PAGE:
Thursday, March 05, 2009

Lahore, March 3, and it's India v. Pakistan again

As expected, the blog scene across the globe has been pulsating with the news of the incredibly tragic attack on the Sri Lankan cricket team in Lahore yesterday.
Here's Simply61, an Indian blogger with sense in the right proportions.
And here's Pak Tea House.
Also as expected, blogs by Indians or Pakistanis on the subject have led to a flood of comments by readers from both sides of the border, which comments then take on a life of their own and soon spiral down into the usual mess of bashing the other's country /beliefs / politics and what have you. So we see the familiar and mindless accusations of extremist Islam, Talibanisation, Hindu fanaticism, Muslim-ghettoing, State-sponsored ethnic cleansing, Church-destroying, nun-raping, priest-killing, Dalit sidelining, honour killing, school burning, beheading etc. doing the rounds...
What is it with India and Pakistan? Or rather, with the common Indian and Pakistani youth? (This is the demographic that is active on blogs.) For a longish time I held firmly to my belief that, "No, no, it's all good. The average Indian Raju or Pakistani Pappu bears no ill-will to his neighbour . It only seems that way in the movies, media and among hard-right politicians."
But the unfortunate fact is that this is not so. Can't say about Pakistan, but I've lived in India for over 10 years now and all my friends are Indians. For every sane and tolerant voice I hear among these my sensible friends, I hear and see many more intolerant, hateful, angry voices that bear malice towards Pakistan. I'm pretty sure it must be the same on the other side.
And why? None of the youth today have any real attachement with the Partition Era or the tragedy that unfolded then. Where is all this Hate-Thy-Neighbour sentiment coming from? I fail to understand. This feeling is never more evident than, ironcally, during a Pak-India cricket match. I need to wear ear-muffs to drown out the name-calling at such times. Why for?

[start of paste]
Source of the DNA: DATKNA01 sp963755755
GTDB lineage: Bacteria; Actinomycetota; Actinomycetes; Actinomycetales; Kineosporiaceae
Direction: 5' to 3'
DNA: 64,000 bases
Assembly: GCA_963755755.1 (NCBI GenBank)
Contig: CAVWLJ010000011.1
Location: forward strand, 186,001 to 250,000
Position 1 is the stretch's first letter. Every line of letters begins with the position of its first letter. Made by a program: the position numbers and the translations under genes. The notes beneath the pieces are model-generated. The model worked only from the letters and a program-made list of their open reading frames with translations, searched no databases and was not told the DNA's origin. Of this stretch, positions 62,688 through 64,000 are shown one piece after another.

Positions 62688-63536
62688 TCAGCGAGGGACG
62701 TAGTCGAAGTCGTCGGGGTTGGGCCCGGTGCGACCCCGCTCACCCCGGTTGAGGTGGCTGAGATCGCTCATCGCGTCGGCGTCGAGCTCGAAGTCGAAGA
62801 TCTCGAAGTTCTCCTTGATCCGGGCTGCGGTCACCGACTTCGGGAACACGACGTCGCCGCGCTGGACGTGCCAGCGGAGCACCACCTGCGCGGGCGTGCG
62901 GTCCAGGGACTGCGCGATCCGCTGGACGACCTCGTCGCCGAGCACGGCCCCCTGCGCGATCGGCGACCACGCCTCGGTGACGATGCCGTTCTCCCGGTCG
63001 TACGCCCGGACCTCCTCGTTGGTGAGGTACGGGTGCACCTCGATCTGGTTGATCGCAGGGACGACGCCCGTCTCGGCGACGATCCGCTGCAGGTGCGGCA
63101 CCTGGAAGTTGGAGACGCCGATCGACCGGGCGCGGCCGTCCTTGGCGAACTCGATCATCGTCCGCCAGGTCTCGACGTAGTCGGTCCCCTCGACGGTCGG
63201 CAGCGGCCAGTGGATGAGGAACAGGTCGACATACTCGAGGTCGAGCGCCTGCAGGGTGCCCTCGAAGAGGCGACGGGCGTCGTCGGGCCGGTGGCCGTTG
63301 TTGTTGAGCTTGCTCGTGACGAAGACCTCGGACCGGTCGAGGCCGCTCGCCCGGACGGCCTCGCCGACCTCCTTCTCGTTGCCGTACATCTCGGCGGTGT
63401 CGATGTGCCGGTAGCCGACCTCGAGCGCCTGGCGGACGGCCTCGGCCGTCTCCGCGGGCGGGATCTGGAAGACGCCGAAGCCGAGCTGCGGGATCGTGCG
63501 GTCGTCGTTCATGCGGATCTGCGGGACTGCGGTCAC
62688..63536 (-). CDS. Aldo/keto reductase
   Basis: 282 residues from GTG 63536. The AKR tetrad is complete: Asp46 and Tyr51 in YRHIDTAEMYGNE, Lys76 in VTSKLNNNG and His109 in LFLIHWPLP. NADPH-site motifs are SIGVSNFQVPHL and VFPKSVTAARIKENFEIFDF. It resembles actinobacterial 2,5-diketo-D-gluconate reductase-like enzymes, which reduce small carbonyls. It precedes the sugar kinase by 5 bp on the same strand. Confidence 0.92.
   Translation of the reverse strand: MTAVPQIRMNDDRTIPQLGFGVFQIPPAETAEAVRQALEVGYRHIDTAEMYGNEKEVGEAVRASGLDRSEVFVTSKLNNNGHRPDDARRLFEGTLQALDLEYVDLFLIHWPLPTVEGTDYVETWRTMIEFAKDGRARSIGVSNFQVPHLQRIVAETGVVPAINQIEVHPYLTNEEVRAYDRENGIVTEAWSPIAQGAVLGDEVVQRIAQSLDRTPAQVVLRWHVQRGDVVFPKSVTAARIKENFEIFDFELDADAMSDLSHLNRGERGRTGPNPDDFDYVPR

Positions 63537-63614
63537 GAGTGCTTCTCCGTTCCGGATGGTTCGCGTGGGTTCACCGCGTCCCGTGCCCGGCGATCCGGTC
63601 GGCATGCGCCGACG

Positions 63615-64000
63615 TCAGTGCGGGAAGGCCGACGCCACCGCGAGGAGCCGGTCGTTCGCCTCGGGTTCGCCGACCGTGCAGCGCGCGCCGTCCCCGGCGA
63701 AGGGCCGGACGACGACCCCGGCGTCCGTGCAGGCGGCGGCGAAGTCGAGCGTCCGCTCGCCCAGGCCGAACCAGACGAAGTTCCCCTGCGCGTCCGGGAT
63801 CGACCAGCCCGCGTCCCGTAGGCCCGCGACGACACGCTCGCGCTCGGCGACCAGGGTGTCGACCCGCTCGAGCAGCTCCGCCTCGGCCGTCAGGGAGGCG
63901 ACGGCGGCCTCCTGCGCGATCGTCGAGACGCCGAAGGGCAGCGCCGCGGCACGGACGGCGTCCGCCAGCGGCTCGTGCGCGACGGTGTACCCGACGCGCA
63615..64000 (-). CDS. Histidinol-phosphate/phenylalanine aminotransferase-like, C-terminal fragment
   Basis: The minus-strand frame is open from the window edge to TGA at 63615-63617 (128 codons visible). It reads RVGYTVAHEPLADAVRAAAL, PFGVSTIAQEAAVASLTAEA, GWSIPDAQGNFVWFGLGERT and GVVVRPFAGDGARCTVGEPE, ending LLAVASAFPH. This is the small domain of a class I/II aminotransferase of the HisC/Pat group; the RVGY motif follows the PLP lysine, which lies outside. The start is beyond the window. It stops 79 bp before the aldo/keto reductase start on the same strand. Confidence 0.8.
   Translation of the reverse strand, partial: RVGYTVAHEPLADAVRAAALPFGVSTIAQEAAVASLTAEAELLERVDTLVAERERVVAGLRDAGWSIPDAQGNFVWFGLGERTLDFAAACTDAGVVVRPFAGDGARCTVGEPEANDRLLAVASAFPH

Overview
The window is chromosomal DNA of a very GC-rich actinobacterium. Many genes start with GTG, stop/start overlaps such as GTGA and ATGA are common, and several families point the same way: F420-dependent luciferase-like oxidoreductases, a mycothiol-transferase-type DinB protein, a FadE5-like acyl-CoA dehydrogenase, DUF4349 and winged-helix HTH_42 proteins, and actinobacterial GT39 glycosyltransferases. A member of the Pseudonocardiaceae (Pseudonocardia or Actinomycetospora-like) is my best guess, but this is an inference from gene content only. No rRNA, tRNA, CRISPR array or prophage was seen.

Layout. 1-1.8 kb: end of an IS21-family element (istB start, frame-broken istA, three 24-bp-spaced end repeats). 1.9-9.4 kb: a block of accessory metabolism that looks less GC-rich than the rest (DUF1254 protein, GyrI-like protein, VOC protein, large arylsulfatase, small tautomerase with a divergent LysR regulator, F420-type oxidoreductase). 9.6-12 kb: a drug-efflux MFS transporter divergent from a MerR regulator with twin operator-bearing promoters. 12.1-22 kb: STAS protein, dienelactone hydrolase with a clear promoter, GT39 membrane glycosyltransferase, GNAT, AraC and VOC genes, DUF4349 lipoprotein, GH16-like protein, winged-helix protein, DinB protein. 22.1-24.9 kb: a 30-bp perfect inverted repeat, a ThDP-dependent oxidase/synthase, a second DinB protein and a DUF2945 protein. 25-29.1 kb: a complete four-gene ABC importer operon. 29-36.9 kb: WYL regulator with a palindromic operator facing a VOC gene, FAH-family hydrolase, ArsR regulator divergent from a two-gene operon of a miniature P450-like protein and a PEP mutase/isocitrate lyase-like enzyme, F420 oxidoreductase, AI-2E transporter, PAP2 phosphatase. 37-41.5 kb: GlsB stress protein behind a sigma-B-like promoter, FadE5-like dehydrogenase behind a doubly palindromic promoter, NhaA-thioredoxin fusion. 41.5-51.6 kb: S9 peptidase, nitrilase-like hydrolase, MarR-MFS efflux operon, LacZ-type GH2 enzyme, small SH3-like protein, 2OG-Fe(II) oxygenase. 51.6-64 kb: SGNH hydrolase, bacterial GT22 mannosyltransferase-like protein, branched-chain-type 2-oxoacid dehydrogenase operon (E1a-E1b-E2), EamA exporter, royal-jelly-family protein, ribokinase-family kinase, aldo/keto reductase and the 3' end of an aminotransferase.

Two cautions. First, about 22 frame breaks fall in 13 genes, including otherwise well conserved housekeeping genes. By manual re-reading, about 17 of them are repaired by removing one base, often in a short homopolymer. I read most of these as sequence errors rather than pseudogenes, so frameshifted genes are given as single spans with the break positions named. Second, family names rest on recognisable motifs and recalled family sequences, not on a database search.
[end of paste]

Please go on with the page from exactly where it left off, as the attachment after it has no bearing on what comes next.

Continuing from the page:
I can distance myself from India- or Pak-bashing since, being a Kashmiri, I have the luxury of not belonging to either. (On the other hand, I'm equiliberal in India- or Pak-bashing when I see an injustice from either side. I'm not blind, I'm just more objective.)

What I really don't get is that overwhelming feeling of patriotism/nationalism/call it what you will, that takes a person to such a level of self-righteousness that he feels he is superior to anyone else. Because that is what nationalism is. A fierce pride that convinces you within your man-made borders that you are better than the other.
I reject nationalism outright. No 'nationalism' for me. I will judge people by their actions and intentions, wherever they may be from, and extrapolate that for Governments too.

And the moral of the story, based on this theory above, must be that the US Government sucks. :)

Cartoons flicked from Nicholson Cartoons and

The Curious Case of Benjamin Button

I watched, I liked.
Certainly not fabulous enough to win Best Film, but very good nonetheless. Mr Pitt was fantastic as I think he always is (the poor underrated sod what with his pretty face taking away from his acting).
Extremely impressed with the gorgeous Cate Blanchett since she was herself for a longer period in this film than Brad was himself.

Loved: Cate Blanchett as the contemporary dancer. As the insecure older woman. As the gorgeous love interest.
Loved: Tilda Swinton's character and esp. the "It was nice to have met you." note.
Loved: The love between Benjamin and Daisy.
Loved: Brad on bike. Rowrrr.
Loved: The ending where Cate holds Baby Brad in her arms. So bleddy clever.
Loved: Various other things.

Did not like: Weak to-ing and fro-ing between present and past. Julia Ormond has pissed me off from the time she caused all that havoc in Legends of the Fall. She continues to do so in this film.

New movie on wishlist: Rachel Getting Married

Wednesday, March 04, 2009

Sri Lankan players injured

Profiles of...
(from BBC)

Lahore Attack on Sri Lankan Team

What the...? Of all the sports teams in the world, Sri Lanka's cricket team is probably the nicest bunch and this makes Lahore's senseless attack all the more disturbing.
Which is not to say I would be celebrating if the Aussies were the target. Just adds to the incredulity of this whole mess.
Very Munich, which mixes someting clean like sports with mindless, dirty politics.As usual, the BBC gives the most comprehensive coverage. Read here.

My pick of the quotes in the aftermath of said incident:
South Africa captain Graeme Smith: "The word 'tragedy' is often used to describe a setback on a sporting field but this is a real tragedy. It is a tragedy for all the people of Pakistan and Sri Lanka, it is a tragedy for cricket and it is a tragedy for all decent people."
That's all.

Nice blog post on The Dawn's website here.
Comments below blog were all sensible, mature and sincere. Very, very strange and heartening to see.